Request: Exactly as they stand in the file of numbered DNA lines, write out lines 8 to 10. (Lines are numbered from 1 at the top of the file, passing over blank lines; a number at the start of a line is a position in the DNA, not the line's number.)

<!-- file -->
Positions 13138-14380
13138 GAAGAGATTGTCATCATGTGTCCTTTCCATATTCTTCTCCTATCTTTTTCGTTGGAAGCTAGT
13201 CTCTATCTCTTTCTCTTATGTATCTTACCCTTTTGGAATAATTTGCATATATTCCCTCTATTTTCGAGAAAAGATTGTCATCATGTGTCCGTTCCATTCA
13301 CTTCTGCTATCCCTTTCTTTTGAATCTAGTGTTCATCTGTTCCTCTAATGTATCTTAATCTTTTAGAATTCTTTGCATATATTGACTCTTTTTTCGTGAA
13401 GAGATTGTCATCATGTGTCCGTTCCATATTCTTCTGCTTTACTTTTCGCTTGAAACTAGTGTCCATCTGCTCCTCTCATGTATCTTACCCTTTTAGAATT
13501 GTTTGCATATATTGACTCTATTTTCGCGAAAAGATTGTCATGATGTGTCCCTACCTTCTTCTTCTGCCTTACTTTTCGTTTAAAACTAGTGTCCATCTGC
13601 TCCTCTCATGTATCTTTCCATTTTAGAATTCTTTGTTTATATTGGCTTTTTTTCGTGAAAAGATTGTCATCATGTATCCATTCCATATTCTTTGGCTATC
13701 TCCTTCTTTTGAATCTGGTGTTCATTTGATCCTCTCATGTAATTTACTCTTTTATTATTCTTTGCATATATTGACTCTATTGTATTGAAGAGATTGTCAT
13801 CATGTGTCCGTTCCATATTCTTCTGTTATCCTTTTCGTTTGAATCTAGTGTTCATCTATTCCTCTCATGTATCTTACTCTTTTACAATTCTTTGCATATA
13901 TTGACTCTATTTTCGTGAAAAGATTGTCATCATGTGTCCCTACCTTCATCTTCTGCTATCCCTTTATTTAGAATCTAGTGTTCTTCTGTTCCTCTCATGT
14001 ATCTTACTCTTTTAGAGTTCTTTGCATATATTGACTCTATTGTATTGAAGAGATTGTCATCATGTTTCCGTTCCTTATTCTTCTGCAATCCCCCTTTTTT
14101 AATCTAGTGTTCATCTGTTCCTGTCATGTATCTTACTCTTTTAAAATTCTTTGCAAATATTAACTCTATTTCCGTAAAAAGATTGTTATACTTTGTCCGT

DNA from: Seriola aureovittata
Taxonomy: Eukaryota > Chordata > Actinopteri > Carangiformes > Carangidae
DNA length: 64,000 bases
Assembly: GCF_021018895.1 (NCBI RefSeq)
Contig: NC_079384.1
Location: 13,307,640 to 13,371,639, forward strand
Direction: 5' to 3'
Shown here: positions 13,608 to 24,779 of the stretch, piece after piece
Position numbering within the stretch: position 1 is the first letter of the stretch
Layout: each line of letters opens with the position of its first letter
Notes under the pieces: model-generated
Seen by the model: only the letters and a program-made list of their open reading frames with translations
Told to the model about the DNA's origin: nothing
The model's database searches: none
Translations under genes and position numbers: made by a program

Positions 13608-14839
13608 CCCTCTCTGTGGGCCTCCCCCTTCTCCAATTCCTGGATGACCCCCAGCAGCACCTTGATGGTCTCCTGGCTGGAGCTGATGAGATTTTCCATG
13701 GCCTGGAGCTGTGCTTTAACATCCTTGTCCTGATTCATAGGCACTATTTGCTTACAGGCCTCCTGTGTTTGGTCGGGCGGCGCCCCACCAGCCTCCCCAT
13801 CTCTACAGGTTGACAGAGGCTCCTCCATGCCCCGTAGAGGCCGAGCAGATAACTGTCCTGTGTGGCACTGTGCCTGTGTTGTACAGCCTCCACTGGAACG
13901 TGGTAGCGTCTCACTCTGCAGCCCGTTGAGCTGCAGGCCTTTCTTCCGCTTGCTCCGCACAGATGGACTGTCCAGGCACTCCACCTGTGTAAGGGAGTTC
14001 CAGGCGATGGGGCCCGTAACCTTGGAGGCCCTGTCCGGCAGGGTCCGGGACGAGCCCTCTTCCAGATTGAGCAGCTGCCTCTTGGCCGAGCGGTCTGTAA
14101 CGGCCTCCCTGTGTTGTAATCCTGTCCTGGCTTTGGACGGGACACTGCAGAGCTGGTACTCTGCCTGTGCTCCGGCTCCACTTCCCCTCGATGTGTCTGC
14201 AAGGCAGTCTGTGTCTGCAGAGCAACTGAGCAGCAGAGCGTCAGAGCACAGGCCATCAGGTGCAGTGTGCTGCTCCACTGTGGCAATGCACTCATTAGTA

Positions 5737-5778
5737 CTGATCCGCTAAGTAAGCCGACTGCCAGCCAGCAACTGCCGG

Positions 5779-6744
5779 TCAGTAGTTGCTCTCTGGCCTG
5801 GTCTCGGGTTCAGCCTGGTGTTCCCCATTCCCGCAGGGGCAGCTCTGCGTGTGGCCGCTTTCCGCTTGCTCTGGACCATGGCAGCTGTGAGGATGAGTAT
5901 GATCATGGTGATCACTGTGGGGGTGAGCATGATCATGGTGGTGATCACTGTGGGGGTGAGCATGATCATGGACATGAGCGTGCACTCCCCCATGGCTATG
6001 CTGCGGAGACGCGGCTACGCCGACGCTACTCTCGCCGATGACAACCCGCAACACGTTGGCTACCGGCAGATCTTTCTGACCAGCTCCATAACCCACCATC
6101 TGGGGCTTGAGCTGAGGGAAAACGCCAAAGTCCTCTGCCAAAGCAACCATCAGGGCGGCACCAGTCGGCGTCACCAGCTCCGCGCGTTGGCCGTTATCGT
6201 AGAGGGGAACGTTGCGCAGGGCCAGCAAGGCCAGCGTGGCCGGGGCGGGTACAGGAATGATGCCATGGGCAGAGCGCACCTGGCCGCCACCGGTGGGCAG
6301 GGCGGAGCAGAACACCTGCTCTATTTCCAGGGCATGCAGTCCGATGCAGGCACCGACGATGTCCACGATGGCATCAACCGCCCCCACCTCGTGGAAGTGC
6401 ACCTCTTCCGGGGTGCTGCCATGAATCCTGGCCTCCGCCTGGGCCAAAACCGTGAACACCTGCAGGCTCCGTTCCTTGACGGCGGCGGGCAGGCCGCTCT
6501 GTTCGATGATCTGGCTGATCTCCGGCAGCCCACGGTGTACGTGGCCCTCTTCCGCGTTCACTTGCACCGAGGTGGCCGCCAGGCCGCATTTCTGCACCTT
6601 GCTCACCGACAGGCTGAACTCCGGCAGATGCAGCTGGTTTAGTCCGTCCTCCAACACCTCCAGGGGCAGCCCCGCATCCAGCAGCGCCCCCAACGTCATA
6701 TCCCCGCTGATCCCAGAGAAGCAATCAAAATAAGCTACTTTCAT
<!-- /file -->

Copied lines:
13701 TCCTTCTTTTGAATCTGGTGTTCATTTGATCCTCTCATGTAATTTACTCTTTTATTATTCTTTGCATATATTGACTCTATTGTATTGAAGAGATTGTCAT
13801 CATGTGTCCGTTCCATATTCTTCTGTTATCCTTTTCGTTTGAATCTAGTGTTCATCTATTCCTCTCATGTATCTTACTCTTTTACAATTCTTTGCATATA
13901 TTGACTCTATTTTCGTGAAAAGATTGTCATCATGTGTCCCTACCTTCATCTTCTGCTATCCCTTTATTTAGAATCTAGTGTTCTTCTGTTCCTCTCATGT